Czechs reportedly set to take stake in strategic crude pipeline

By bne IntelliNews November 13, 2012

bne -

Motivated by shortfalls that have seen refineries shutdown for maintenance this year, the Czech Republic is close to securing a strategic stake in the TAL crude oil pipeline, according to sources.

Through the stake, the Czech state pipeline operator Mero would have the opportunity to book priority capacity in the pipeline that is the country's major alternative to the rapidly drying Russian Druzhba. "It seems it will all end up well," an unnamed government source told Reuters on November 12, claiming Mero could make an announcement next week.

However, the newswire could not access any official comment. The industry ministry and stakeholders in refiner Ceska Rafinerska joined Mero in declining to say anything on the report.

With Russian crude supplies dropping hugely this year as producers seek new routes and higher prices, the Czechs have become increasingly dependent on TAL, which carries oil from Azerbaijan, Kazakhstan and Iran via Trieste to Germany, with the country's two main refineries fed by the IKL spur. According to official figures, TAL will account for around 87% of oil shipments to the Czech Republic this year, with Druzhba shipping no more than 13% - a huge drop compared with the long-term trend of 80% of demand arriving from Russia.

Such limited options are clearly a risk, and Mero has reportedly sought a stake in TAL for years. However, the pipeline operator - said to be in recent talks with Shell over a stake - now appears to have upped its efforts in the wake of a recent halt of supplies due to limited capacity in the system. That stoppage through the final 10 days of October saw Ceska Rafinerska shut down the Kralupy refinery, and mull the same at Litvinov.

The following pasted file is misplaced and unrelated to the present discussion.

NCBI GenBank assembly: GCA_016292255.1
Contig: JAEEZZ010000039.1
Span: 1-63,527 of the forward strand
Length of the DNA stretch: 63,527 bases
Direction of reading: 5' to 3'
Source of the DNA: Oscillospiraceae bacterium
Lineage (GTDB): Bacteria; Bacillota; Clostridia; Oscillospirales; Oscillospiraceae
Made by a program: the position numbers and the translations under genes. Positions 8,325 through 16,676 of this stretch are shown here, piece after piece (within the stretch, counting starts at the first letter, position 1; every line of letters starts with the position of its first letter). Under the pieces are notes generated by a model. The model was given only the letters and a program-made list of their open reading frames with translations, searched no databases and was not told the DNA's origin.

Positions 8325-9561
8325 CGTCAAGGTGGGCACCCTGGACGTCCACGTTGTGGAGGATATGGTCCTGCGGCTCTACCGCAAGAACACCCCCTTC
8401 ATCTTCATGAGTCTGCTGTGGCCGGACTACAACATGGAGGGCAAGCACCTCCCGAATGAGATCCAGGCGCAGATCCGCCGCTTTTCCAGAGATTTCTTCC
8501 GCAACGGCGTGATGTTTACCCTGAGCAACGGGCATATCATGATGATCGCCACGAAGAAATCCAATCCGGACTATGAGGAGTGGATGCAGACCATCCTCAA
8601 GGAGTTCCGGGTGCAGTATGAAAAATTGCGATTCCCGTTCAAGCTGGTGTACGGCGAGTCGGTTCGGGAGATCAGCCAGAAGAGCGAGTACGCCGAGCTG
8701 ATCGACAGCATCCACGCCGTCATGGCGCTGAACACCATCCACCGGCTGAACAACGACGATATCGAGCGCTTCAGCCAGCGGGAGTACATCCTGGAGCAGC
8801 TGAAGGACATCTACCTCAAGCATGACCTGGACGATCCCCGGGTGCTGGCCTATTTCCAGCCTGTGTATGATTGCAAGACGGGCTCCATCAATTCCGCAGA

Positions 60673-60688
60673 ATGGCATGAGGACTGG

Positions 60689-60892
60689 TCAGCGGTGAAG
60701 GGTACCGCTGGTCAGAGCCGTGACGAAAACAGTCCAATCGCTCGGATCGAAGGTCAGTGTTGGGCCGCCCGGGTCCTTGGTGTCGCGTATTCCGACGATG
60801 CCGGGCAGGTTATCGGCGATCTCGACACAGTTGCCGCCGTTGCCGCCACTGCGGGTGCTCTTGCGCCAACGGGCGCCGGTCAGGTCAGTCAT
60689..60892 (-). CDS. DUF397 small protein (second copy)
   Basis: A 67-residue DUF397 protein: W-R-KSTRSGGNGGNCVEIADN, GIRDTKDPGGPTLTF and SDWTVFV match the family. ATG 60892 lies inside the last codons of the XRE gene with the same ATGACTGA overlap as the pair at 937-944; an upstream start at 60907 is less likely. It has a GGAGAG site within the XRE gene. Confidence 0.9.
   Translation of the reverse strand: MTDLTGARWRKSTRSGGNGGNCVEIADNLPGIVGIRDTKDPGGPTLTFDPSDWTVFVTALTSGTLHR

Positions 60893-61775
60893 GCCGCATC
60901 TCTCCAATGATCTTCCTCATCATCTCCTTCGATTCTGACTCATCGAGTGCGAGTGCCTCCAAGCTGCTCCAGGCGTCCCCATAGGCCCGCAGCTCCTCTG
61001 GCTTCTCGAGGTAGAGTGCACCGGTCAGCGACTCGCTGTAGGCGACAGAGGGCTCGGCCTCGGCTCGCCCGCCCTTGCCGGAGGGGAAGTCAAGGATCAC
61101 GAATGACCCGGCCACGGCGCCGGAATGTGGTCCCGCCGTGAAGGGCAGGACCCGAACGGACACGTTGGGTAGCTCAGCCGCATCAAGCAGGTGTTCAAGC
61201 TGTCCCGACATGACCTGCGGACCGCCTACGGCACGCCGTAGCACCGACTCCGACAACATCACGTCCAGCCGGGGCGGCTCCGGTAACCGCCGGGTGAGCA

Analysts see a stake in TAL as a vital first step if the Czech Republic is to maintain any leverage in its purchases of Russian crude, but they also call for other alternatives, especially given potential competition for TAL capacity from Austrian refiners.

Reversal of the Druzhba section linking to Slovakia is thought an option, while an EU report last year suggested building an interconnector to link the southern branch of Druzhba with the northern line serving Poland and Germany. That would also offer the Czechs access to the ports on the Baltic Sea.

Talks have also been held in the past years between the Czech government, the German government, and Total on a possible link between the Litvinov refinery and the French company's Leuna plant in eastern Germany.

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